Elmore County Courthouse in Wetumpka Alabama

Elmore County Alabama Map

Elmore County Alabama

Elmore County is a county of the State of Alabama. As of the 2010 census, the population was 79,303. Its county seat is Wetumpka. Its name is in honor of General John A. Elmore. Elmore County was created by the Alabama legislature on 1866 Feb.

2017 Coushatta Powwow - Coushatta Casino Resort Pavillion - Louisiana Powwows

Madison Alabama

Today, Madison is one of the fastest growing cities in the southeastern United States, with one of the highest per capita incomes and a school system that is recognized for scholastic excellence at the local, state, and national level.

The Mayor and the City Council continue to invest in economic development, public facilities, and infrastructure.

Madison has been listed as a US News & World Report “Top 10 Places to Grow Up”, a CNN Money “Top 100 Best Places to Live”, one of Family Circle’s “10 Best Towns for Family”, and was recognized as Google’s “2013 Digital Capital of Alabama”.

Indian Tribes of Alabama

Indian Tribes of Alabama
Tribes Recognized by the State of Alabama
Poarch Band of Creek Indians
Stephanie A. Bryan, Tribal Chair
5811 Jack Springs Road
Atmore, AL 36502
(251) 368-9136
(Note: Also recognized by the Federal Government)
Echota Cherokee Tribe Of  Alabama
Stanley Trimm, Chief
410 Main Street West
Glencoe, AL 35905
(256) 492-8678
E-Mail: stanleyandhelen@bellsouth.net
Cherokee Tribe Of Northeast Alabama
Stan Long, Chief
113 Parker Drive
Huntsville, AL 35811
(256) 426-6344
E-Mail: stan.long11@gmail.com
Ma-Chis Lower Creek Indian Tribe of Alabama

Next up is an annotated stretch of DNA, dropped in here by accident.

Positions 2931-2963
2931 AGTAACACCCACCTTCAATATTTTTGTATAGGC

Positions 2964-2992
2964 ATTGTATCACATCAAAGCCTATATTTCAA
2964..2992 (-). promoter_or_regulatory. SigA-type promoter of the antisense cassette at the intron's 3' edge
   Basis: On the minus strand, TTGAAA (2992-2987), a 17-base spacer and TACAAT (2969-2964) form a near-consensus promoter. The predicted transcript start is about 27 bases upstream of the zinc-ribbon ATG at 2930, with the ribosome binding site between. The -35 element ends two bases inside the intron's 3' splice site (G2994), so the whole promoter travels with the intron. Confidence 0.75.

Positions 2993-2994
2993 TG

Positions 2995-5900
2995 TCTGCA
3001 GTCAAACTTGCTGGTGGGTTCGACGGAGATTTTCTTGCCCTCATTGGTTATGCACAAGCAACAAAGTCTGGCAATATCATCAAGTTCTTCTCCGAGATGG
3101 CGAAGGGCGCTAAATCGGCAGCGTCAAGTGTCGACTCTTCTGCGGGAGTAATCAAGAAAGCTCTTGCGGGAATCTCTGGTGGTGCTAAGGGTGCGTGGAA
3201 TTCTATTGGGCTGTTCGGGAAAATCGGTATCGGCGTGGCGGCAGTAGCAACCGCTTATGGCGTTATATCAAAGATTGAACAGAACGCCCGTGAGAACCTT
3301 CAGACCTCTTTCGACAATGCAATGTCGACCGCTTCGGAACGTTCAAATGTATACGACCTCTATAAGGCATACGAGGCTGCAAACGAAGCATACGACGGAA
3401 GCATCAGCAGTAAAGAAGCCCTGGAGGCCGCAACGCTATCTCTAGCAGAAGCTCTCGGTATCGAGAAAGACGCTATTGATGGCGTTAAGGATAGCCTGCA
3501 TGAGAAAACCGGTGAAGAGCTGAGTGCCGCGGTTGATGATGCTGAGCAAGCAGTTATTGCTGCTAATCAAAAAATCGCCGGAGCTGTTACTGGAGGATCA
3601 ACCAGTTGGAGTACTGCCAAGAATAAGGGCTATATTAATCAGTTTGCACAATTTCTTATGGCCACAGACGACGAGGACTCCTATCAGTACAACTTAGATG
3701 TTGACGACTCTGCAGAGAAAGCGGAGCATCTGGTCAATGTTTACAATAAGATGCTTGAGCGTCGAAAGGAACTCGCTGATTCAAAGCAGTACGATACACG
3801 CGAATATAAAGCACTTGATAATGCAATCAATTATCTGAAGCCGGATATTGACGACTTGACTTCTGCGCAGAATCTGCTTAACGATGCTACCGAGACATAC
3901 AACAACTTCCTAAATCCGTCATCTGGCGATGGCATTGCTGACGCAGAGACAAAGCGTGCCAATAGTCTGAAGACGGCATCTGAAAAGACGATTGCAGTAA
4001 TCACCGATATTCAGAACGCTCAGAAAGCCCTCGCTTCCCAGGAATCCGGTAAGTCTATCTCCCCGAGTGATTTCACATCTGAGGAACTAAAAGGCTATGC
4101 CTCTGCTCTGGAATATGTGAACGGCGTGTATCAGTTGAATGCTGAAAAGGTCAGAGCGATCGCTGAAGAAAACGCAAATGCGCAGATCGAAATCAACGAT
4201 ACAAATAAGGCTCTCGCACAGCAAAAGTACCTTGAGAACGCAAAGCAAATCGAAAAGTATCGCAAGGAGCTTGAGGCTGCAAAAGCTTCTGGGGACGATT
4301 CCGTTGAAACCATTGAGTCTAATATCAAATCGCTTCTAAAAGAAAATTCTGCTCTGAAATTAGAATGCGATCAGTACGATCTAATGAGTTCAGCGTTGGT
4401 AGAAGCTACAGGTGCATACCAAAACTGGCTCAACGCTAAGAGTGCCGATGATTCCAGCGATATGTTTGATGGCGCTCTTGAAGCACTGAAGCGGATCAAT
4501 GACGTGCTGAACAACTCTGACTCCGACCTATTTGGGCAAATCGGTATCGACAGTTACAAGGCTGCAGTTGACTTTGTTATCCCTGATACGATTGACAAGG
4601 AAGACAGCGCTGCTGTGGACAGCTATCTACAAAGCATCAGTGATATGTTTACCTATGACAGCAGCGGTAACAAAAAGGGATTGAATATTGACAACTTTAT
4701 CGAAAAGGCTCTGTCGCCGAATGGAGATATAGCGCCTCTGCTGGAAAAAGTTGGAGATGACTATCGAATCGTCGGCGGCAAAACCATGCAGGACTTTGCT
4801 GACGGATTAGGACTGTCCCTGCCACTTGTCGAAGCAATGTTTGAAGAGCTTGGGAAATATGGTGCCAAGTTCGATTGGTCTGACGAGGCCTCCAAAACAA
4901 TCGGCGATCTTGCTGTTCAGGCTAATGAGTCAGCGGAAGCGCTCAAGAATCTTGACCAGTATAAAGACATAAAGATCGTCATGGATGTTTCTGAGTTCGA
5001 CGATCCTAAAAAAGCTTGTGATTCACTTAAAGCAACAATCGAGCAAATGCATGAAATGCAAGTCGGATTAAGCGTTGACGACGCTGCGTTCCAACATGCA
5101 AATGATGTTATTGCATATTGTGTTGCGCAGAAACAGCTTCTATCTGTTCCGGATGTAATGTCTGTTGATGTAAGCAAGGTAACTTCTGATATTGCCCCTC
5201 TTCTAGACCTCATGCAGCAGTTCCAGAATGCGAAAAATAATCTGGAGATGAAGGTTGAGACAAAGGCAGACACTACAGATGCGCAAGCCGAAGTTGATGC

James Wright, Chief
64 Private Road 1312
Elba, AL 36323
(334) 897-2950
Fax: (334) 897-2950
E-Mail: chiefjames@centurytel.net
Southeastern Mvskoke Nation
Ronnie F. Williams, Chief
208 Dale Circle
Midland City, AL 36350
(334) 983-3723
Cher-O-Creek Intra Tribal Indians
Violet Hamilton, Chief
1315 Northfield Circle
Dothan, AL 36303
(334) 596-4866
E-Mail: vlt_hamilton@yahoo.com
MOWA Band of Choctaw Indians
Lebaron Byrd, Chief
1080 Red Fox Road
Mount Vernon, AL 36560
(251) 829-5500
E-Mail:  lebaronbyrd@aol.com
Piqua Shawnee Tribe
Gary Hunt, Chief
4001 Evans Lane
Oxford, AL 36203
(256) 239-1523 or (256) 835-2110
E-Mail: morganandkaren@bellsouth.net
United Cherokee
Ani-Yun-Wiya Nation
Judy Dixon, Chief
1531 Blount Ave or P.O. Box 754
Guntersville, AL 35976
(256) 582-2333
E-Mail: to ucanonline@bellsouth.net


Muscle Shoals Alabama

Muscle Shoals is the largest city in Colbert County, Alabama. As of the 2010 census, the population of Muscle Shoals was 13,146. The estimated population in 2015 was 13,706


Wedowee Alabama

Wedowee Alabama is a small town, population 818, located in east-central Alabama and is the county seat of Randolph County,


Randolph County Alabama

Randolph County Alabama population is located in the east central part of the state and its populations is 22,913. The Alabama Legislature created Randolph County on December 18, 1832, from lands acquired from the Creek Indians in the 1832 Treaty of Cusseta. Its county seat is Wedowee. Its name is in honor of John Randolph, a member of the United States Senate from Virginia. The first county seat for Randolph County was established in 1833 at Hedgeman Triplett’s Ferry on the west bank of the Big Tallapoosa River, about 10 miles west of Wedowee.


Mobile County Alabama

Mobile County Alabama
Mobile County Alabama was occupied for thousands of years by varying cultures of indigenous peoples. The historic Choctaw had occupied this area along what became called the Mobile River when encountered by early French traders and colonists, who founded Mobile in the early eighteenth century. The British took over the territory in 1763 (along with other French territories east of the Mississippi River) after defeating the French in the Seven Years’ War. During the American Revolutionary War, it came under Spanish rule as part of Spanish Florida. Spain ceded the territory to the United States after the War of 1812.


Morgan County Alabama

Morgan County Alabama was created by an act of the Alabama Territorial General Assembly on February 6, 1818, preceding Alabama’s statehood by almost two years. The county was originally named Cotaco for a creek that flows through it.